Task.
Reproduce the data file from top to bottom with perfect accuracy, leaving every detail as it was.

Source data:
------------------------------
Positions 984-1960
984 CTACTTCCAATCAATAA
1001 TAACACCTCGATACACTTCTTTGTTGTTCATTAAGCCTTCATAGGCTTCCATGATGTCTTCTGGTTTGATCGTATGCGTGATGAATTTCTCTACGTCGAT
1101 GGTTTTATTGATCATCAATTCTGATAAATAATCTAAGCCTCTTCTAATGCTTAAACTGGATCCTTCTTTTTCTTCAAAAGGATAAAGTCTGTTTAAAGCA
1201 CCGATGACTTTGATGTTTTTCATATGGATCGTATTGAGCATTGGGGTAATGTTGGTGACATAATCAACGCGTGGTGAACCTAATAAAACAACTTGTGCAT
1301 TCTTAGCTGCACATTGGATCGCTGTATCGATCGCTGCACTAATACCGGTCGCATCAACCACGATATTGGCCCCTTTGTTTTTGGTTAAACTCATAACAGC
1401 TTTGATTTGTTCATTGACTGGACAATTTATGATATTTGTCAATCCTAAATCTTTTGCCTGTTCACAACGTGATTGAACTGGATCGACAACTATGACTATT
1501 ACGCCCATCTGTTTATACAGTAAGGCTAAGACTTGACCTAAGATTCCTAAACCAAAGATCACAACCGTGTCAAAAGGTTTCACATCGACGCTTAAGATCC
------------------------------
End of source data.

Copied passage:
Positions 984-1960
984 CTACTTCCAATCAATAA
1001 TAACACCTCGATACACTTCTTTGTTGTTCATTAAGCCTTCATAGGCTTCCATGATGTCTTCTGGTTTGATCGTATGCGTGATGAATTTCTCTACGTCGAT
1101 GGTTTTATTGATCATCAATTCTGATAAATAATCTAAGCCTCTTCTAATGCTTAAACTGGATCCTTCTTTTTCTTCAAAAGGATAAAGTCTGTTTAAAGCA
1201 CCGATGACTTTGATGTTTTTCATATGGATCGTATTGAGCATTGGGGTAATGTTGGTGACATAATCAACGCGTGGTGAACCTAATAAAACAACTTGTGCAT
1301 TCTTAGCTGCACATTGGATCGCTGTATCGATCGCTGCACTAATACCGGTCGCATCAACCACGATATTGGCCCCTTTGTTTTTGGTTAAACTCATAACAGC
1401 TTTGATTTGTTCATTGACTGGACAATTTATGATATTTGTCAATCCTAAATCTTTTGCCTGTTCACAACGTGATTGAACTGGATCGACAACTATGACTATT
1501 ACGCCCATCTGTTTATACAGTAAGGCTAAGACTTGACCTAAGATTCCTAAACCAAAGATCACAACCGTGTCAAAAGGTTTCACATCGACGCTTAAGATCC